The intense July sun beat down relentlessly as we huddled under a faded green cemetery tent. Surrounded by simple grave markers, each one bearing the name of a little child, we sat in silence, wondering who they represented, how their lives had ended, if their moms and dads had been able to go on.
Not What I Expected
Since my children were small, I had daydreamed about the important and anticipated milestones in their lives: birthday parties, graduations, weddings, the births of their own children. I used to hold their tiny hands while nursing, imagining wedding bands on those sweet baby fingers! And I pictured myself during those events, too. I was the young mom decorating the Star Wars cake, the proud mama standing next to a smiling young man in cap and gown, the mother-of-the-groom, clutching a lace-trimmed hankie. But not once, in any dream, was I the grieving grandmother. That morning, I felt overwhelmed and unprepared. There had been no dress rehearsal for this moment.
The past few days had been painful. Instead of learning the gender of their new baby during an ultrasound, my son and daughter-in-law were given the heartbreaking news that their much-loved baby had died. Labor was induced and a perfect but tiny child was delivered into the arms of his grieving parents. I boarded the next plane and three hours later was greeted by both details of funeral arrangements and excited little grandchildren who were happy to see me. We talked, we cried, we tenderly held the tiny hospital treasures that had been tucked away in a special box.
So my mind raced as I sat under that tent. If I was not prepared for this time, how had I equipped my son? In all our years of homeschooling, there was no curriculum package that covered how to properly lose a child, how to comfort a grieving young mother, or how to explain the realities of life and death to little ones. Honestly, my perfect writing program and my award-winning math textbooks, once so seemingly important, didn’t even come to mind.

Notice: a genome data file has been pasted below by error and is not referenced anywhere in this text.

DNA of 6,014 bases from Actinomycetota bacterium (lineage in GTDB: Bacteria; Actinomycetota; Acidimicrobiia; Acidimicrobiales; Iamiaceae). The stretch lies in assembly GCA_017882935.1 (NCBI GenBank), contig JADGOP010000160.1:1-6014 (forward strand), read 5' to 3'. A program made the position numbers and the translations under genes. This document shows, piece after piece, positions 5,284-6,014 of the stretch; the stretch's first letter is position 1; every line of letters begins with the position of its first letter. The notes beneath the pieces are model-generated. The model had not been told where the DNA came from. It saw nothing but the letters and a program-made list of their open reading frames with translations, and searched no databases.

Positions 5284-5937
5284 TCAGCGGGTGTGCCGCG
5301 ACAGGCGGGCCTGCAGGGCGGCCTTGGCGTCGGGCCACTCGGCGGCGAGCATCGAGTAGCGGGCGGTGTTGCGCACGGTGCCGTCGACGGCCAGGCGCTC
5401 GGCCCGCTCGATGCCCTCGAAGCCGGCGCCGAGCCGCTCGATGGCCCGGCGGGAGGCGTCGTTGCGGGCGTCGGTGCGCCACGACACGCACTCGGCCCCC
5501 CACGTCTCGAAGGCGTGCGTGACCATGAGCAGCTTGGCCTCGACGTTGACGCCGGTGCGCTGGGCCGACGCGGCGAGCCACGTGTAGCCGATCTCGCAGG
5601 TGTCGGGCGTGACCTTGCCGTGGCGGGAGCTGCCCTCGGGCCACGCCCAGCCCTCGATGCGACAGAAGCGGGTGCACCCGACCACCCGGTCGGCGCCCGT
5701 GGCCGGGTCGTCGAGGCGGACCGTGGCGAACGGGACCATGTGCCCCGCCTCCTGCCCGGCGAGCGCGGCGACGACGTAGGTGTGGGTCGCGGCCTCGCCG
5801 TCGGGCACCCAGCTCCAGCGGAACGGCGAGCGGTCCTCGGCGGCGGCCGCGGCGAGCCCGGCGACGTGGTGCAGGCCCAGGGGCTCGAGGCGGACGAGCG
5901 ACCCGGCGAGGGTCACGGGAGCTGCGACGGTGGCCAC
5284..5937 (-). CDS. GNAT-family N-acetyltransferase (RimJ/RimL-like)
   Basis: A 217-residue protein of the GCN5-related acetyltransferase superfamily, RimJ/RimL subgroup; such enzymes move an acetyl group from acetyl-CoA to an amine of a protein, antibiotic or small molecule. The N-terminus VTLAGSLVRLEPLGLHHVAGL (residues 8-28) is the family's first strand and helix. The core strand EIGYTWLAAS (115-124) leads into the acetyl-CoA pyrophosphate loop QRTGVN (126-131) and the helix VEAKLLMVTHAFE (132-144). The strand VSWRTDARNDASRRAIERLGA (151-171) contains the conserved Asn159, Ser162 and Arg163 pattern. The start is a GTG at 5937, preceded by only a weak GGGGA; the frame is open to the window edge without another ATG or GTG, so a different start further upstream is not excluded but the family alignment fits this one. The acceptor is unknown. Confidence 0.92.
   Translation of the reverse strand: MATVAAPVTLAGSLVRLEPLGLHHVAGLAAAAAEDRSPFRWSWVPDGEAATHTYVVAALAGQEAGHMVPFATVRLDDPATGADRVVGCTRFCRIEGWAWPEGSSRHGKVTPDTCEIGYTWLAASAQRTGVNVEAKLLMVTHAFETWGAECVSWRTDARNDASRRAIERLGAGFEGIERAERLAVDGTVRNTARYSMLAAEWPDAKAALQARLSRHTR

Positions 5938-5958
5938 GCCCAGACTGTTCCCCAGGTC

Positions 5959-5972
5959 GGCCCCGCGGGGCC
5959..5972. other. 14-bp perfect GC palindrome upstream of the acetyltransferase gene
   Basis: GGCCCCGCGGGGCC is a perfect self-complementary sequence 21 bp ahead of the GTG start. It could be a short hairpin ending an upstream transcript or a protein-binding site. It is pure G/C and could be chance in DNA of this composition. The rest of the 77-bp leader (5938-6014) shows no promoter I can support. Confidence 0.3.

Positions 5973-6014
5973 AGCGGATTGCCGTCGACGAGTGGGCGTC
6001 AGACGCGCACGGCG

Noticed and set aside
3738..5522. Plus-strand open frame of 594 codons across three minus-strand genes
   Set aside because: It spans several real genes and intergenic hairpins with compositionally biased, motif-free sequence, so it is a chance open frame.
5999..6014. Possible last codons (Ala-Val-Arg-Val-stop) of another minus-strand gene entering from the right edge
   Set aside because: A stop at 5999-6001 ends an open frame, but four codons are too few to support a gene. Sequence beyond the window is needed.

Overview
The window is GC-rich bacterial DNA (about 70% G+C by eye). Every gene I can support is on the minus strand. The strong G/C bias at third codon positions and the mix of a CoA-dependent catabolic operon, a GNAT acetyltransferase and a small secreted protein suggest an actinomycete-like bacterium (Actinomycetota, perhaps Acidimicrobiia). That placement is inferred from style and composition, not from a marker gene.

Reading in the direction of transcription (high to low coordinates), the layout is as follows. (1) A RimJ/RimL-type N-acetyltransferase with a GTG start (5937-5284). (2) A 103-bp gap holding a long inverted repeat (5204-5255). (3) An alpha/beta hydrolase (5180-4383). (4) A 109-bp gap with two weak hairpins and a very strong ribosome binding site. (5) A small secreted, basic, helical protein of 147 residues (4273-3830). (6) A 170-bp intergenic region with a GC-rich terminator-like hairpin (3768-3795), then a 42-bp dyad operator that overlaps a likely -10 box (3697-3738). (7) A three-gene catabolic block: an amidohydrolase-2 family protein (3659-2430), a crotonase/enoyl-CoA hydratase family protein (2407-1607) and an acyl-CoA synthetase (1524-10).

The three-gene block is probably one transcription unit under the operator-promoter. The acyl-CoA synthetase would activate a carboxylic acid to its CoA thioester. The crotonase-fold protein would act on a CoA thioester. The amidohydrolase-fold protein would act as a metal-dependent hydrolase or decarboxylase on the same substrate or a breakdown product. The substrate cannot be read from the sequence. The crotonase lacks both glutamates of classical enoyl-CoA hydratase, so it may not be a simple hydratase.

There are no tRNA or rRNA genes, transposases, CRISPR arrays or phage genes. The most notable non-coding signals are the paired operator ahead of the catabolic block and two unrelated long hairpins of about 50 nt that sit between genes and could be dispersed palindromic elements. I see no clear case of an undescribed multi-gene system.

A Precious Remembrance
Slowly, a long white hearse wound its way through the field and stopped at the end of a narrow walk. My son carefully lifted the baby-sized white casket and brought it to those of us who waited. I could barely look at this dear young man; his heart was broken, his life would never be the same. I glanced down to see, inscribed on the side of the miniature coffin, the words from Job 1:
“The Lord has given and the Lord has taken away: blessed be the name of the Lord.”
It was then that the Lord gave me the precious gift of a memory from long ago. I pictured my wiggly and exuberant children gathered around a paste-and-crayon-covered table. They were memorizing Scripture from their Awana workbooks, serious but silly, engaged but daydreaming. I wondered how anyone could learn Bible verses, let alone understand them, in the midst of such chaos. On the floor next to us was a giggling toddler and my own pregnant belly allowed me to barely reach the table. Loving and honoring both a sovereign God and his unchangeable Word was the greatest priority in our home. Loving one another, born and unborn, were simply part of who we were, day in and day out. These were the organic threads that held the tapestry of our lives together.
In those early years of homeschooling, I claimed a promise from Scripture. I didn’t pray for my children to achieve success as the world knows it. Rather, I prayed the truth found in Isaiah 55:10-11:
“For as the rain and the snow come down from heaven, and do not return there without watering the earth and making it bear and sprout, and furnishing seed to the sower and bread to the eater; So will My word be which goes forth from My mouth; It will not return to Me empty, without accomplishing what I desire, and without succeeding in the matter for which I sent it.” (NASB)
In that moment, sitting in a dusty field and overwhelmed by grief, God showed me that he had, indeed, answered that prayer!